- The Washington Times - Wednesday, October 15, 2003

Depots like it can be found all over New Jersey,” Tom McCarthy says in describing the Newfoundland, N.J., train station featured in his directorial debut, “The Station Agent.” The film was acquired by Miramax at the last Sundance Film Festival and opens tomorrow at the Cinema Arts, Landmark Bethesda Row and Loews Georgetown.

Raised in New Jersey, Mr. McCarthy, one of five children, retains fond memories of a setting similar to the one in his film. “My father used to commute to work in New York City, where he worked for a textile company,” he explains. “We’d wait for him at the depot in the evenings when the weather was nice and walk home. There’s quite a bit of nostalgic appeal in trains for me.”

The particular depot in Mr. McCarthy’s movie is abandoned. It becomes the inherited residence of a reclusive dwarf named Fin, played by Peter Dinklage, an acting colleague from the New York theater whom Mr. McCarthy was keen on showcasing.

While “The Station Agent” was in preproduction, the novice writer-director was a member of the cast in a Broadway revival of Michael Frayn’s knockabout farce “Noises Off.” His stage credits also include “La Ronde,” “Hamlet,” “The Taming of the Shrew,” “School for Wives” and “Twelfth Night.” He had supporting film roles in “Meet the Parents” and “The Guru” and TV roles on “Boston Public,” “Ally McBeal,” “The Practice,” “Spin City” and “Law & Order.”

Mr. McCarthy stuck close to home in choosing the Newfoundland location, and the proximity made things easier for his cast and crew, who had 20 days to complete the film on a modest budget of $500,000.

“One of my brothers lives in that area,” Mr. McCarthy says. “I visit on weekends. There were once massive houses and hotels near the lakes that also dot the landscape. It used to be a popular weekend resort for people who worked on Wall Street or in the entertainment business. I’m not sure why it declined. Maybe people started to shift upstate or to the Hamptons. There are still beautiful homes, and the residents sort of like the fact that it’s become less fashionable and more of a well-kept secret. It’s 50 minutes from the city, but it feels like Vermont or Maine.”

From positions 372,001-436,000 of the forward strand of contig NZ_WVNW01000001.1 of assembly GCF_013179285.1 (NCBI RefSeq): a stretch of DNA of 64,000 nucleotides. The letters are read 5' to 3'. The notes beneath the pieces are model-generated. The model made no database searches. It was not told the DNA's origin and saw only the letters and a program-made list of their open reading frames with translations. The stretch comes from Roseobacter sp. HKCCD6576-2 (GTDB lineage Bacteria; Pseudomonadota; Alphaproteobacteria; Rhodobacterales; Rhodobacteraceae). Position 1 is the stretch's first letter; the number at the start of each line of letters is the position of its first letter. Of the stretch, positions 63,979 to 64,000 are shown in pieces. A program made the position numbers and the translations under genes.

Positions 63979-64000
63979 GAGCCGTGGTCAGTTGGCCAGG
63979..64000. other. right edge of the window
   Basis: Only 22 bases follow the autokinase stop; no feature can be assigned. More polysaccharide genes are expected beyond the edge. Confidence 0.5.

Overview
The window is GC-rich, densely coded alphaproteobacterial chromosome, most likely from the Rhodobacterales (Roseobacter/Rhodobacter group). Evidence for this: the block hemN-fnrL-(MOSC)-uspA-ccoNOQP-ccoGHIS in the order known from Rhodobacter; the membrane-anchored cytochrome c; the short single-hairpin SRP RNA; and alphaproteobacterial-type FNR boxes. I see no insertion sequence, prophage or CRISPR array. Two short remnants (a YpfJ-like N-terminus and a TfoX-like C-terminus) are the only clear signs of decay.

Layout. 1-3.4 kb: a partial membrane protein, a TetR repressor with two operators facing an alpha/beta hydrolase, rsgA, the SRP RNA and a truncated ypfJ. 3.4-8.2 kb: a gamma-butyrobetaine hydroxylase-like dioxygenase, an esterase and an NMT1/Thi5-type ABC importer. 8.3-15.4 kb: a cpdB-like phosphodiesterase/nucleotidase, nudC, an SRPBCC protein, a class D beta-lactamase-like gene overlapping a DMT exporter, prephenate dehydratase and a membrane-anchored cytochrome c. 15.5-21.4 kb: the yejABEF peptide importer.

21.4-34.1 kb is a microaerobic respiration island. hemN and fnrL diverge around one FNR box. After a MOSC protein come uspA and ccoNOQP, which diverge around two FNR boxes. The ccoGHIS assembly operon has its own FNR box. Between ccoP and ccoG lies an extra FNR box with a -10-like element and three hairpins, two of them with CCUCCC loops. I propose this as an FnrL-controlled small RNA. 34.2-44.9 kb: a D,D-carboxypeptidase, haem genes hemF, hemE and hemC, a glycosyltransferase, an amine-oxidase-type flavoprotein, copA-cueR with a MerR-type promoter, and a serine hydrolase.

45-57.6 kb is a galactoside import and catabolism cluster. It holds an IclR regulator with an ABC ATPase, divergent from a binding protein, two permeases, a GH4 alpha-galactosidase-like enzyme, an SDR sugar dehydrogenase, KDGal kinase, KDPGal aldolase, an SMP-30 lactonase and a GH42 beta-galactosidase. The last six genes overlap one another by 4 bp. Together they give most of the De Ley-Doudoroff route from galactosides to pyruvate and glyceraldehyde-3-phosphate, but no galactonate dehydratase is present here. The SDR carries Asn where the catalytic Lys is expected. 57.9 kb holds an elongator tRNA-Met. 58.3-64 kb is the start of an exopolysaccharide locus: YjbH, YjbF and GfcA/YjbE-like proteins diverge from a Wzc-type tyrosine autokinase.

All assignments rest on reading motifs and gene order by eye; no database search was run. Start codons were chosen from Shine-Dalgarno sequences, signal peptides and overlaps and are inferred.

Emerging from acting ensembles as an independent filmmaker, Mr. McCarthy opted to write for a small group of actors he either knew personally or admired. “I met Peter when I directed him in a workshop theater piece I had written, ‘The Killing Act,’ which was about P.T. Barnum and Tom Thumb,” he recalls. “I ran into Peter right before I started the movie script, and while he wasn’t the specific inspiration, I tailored the role of Fin for him. The idea of the character came first: someone very solitary and socially disconnected who was fascinated with trains, which are all about connecting.”

The positive responses to Mr. Dinklage have been especially gratifying to Mr. McCarthy. “Peter looks so good in this movie,” he observes. “He’s been making the magazine spreads as a new sex symbol. And that’s not entirely hype. He does very well for himself. It’s a tough task I gave him, because he’s in almost every frame, but Fin is reluctant to confide in anyone. There’s a sense of mystery about Peter. People feel he’s lived a life apart from their own and that he’s holding back emotionally.”

Mr. McCarthy also had worked with another principal cast member, Bobby Cannavale, on the stage. Cast as a cheerful and voluble vendor named Joe who insists on befriending Fin, Mr. Cannavale gets to be as outgoing as Mr. Dinklage is reserved. Mr. McCarthy did not personally know Patricia Clarkson, who plays a third misfit, Olivia, a despondent and lovelorn divorcee.

“I had admired Patty from afar,” he explains. “I was more of a fan than an acquaintance. We had never worked together. I think she’s one of the great American actresses, hands down. Very few have her range. She adjusts very easily from stage to screen to TV.”

Mr. McCarthy recalls the compressed shooting schedule as more of a burden for his cinematographer, Oliver Bokelberg, a relatively recent transplant from Germany. “I’d be blow-drying leaves for a shot, and Oliver would be shaking his head at the indignity of seeing a director stoop to such tasks,” the filmmaker says. “You do anything you need to get a shot. Oliver and I had to get everything we could out of each workday. Then we’d stay up planning the next day’s shot list until we conked out.”

Anticipating a second film, Mr. McCarthy says he believes he would hold out for a 30-day shooting schedule and 35 mm cameras. “The Station Agent” was photographed in Super16 and blown up for theatrical release. Nevertheless, he’s inclined to “keep it small” because “if you get too expensive, you become beholden to too many people.”

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